RE: Year of the T2
By exanimas on 5/30/2007 1:36:51 PM , Rating: 2
Same thing that happens to all dreams. Reality.


RE: Year of the T2
By nayy on 5/30/2007 2:17:15 PM , Rating: 3
Every piece of technology we have today was a dream at some point.
The fact is we are not capable of forecasting accurately how technology is going to progress, some technologies may be far behind of what we expected them to be, while others may be a lot more advanced.
That's what makes Moore’s law so famous, it has been unbelievably accurate


RE: Year of the T2
By exanimas on 5/30/2007 11:49:28 PM , Rating: 1
Indeed. I was having a discussion the other day with a buddy, and more or less the topic was how many of the things we have today were inspired by science fiction novels or movies. For those that haven't saw Metropolis, the movie was made in 1912, was silent, and dealt with the possibility of an android. That's looking pretty far into the future I'd say. Only a matter of time before we have half the stuff that's in futuristic movies today.

>>"That's what makes Moore’s law so famous, it has been unbelievably accurate"

QFT.

P.S. On this topic, I find it amusing that in Futurama where the setting is the year 3000 (the show was made in 2000) all the TVs are still CRT or at least some form of projection.


RE: Year of the T2
By sheh on 6/1/2007 1:42:10 AM , Rating: 2
Metropolis is from 1927.


RE: Year of the T2
By exanimas on 6/1/2007 11:39:15 AM , Rating: 1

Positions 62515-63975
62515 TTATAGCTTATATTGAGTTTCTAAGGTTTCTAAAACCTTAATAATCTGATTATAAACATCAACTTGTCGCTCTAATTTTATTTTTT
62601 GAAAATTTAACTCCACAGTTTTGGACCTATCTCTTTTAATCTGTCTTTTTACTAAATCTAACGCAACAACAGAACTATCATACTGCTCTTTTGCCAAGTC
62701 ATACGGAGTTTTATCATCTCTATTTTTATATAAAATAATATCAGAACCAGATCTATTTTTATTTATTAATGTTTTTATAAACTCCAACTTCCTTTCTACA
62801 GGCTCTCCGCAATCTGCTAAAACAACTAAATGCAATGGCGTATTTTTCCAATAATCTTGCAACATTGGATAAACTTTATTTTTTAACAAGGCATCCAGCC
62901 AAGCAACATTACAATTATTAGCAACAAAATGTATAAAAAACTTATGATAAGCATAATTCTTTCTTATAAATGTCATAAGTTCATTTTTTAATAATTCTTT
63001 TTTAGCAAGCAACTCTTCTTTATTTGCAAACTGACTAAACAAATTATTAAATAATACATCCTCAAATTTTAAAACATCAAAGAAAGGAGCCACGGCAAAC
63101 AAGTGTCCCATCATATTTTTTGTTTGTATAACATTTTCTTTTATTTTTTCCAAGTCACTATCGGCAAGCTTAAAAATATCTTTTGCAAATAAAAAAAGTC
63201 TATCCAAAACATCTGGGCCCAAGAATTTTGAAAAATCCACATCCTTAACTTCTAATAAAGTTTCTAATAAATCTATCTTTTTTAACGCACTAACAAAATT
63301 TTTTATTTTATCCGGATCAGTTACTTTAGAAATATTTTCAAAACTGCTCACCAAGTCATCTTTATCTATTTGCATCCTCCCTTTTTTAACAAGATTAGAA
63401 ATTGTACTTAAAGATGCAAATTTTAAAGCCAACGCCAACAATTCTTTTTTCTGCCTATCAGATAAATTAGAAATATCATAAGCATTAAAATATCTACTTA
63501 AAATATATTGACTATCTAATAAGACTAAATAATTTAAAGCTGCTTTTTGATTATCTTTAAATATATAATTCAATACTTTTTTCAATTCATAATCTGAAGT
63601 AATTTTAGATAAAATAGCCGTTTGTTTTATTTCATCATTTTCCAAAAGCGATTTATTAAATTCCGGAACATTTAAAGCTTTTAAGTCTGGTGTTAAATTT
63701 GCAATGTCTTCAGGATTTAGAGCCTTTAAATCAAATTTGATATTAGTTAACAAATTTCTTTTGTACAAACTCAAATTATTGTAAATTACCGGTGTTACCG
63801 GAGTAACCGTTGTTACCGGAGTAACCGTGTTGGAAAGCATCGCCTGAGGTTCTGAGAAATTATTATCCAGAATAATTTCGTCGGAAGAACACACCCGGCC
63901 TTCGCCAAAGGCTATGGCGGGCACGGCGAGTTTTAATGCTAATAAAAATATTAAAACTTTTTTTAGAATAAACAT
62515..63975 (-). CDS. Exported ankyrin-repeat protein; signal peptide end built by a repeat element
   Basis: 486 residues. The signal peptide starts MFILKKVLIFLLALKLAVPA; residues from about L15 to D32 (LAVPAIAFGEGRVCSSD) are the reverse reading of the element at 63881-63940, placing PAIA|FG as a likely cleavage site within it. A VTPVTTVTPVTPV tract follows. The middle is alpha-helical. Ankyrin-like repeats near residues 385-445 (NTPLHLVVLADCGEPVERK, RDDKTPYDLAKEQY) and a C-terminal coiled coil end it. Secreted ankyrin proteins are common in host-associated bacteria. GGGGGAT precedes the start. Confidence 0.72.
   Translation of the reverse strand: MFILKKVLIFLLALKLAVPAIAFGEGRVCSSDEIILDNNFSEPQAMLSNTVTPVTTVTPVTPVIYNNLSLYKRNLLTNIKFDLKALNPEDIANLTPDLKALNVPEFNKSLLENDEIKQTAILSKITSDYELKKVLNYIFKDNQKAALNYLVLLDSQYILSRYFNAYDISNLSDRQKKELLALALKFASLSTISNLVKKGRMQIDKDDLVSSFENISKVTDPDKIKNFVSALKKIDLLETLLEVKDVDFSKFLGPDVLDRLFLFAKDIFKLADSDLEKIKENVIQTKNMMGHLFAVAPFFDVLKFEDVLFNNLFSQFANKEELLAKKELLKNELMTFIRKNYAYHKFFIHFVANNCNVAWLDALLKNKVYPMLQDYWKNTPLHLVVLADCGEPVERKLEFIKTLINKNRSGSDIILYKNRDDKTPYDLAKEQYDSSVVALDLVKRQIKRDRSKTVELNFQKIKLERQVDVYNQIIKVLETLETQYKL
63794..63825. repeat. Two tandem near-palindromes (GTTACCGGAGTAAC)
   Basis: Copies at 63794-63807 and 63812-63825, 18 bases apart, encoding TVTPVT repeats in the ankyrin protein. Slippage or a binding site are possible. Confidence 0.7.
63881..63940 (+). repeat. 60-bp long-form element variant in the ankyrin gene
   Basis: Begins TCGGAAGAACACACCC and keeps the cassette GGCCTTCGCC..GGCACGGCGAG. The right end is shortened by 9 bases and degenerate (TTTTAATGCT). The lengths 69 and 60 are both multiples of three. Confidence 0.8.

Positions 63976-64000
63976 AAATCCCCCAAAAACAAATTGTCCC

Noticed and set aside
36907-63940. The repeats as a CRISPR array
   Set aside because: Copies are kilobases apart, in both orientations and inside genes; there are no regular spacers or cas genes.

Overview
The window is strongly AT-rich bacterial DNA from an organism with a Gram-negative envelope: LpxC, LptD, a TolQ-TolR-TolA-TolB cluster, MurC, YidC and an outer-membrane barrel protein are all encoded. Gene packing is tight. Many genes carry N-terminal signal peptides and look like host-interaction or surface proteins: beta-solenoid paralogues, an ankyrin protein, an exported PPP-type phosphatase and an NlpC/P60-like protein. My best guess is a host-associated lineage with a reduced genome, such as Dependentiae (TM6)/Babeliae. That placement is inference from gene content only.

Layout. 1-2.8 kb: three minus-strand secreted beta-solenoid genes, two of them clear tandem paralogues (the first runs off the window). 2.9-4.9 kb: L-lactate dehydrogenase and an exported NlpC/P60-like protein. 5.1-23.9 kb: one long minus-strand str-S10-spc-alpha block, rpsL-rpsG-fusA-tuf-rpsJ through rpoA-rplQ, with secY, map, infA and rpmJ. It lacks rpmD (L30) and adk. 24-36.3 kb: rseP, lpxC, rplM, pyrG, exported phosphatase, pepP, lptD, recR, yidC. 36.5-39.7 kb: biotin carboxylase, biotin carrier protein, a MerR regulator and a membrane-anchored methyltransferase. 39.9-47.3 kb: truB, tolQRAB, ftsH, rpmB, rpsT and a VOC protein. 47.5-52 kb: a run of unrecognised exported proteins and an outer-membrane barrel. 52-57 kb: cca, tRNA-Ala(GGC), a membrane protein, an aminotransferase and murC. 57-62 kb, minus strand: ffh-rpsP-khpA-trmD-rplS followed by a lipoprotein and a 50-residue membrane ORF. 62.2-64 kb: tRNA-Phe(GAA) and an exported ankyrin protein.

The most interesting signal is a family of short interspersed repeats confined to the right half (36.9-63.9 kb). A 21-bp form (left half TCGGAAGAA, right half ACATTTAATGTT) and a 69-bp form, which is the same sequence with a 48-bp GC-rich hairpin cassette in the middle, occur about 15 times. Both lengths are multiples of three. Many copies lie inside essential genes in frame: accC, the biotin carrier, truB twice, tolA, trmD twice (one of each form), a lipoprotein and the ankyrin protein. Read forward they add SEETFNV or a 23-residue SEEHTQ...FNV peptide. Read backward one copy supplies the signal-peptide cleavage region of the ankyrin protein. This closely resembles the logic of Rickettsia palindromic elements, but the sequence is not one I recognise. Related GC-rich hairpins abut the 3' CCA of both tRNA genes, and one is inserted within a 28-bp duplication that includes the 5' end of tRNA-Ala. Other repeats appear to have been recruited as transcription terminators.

Good call, I was going off memory from a few years back when I saw it. Should've done a quick wiki first. However, my point with it is still a valid one. People in 1927 were thinking about technology that we're just beginning to scratch the surface of.


RE: Year of the T2
By redbone75 on 5/30/2007 12:16:41 PM , Rating: 2
Wow. You guys are idiots and the voting system on DailyTech leaves much to be desired. He got voted down for quoting the movie!? I sometimes think people vote others down just because they want to jump at the opportunity to show that they're smarter. Well, you might be, but get out and watch a movie once in a while. You might be liked more, and I don't give a damn if I get voted down to -5 billion.


RE: Year of the T2
By redbone75 on 5/30/2007 12:18:07 PM , Rating: 3
Oh, the movie in question is Terminator 2, and I voted him back up, btw.


RE: Year of the T2
By SilthDraeth on 5/30/2007 5:28:58 PM , Rating: 3
Your vote is recanted if you post. Only those that don't post are allowed to vote. (I think that is how it works, though I may be wrong.)


RE: Year of the T2
By EndPCNoise on 5/31/2007 8:49:19 PM , Rating: 2
Why does this comment deserve a rating of 6?


Oh my science.
By therealnickdanger on 5/30/2007 11:44:53 AM , Rating: 3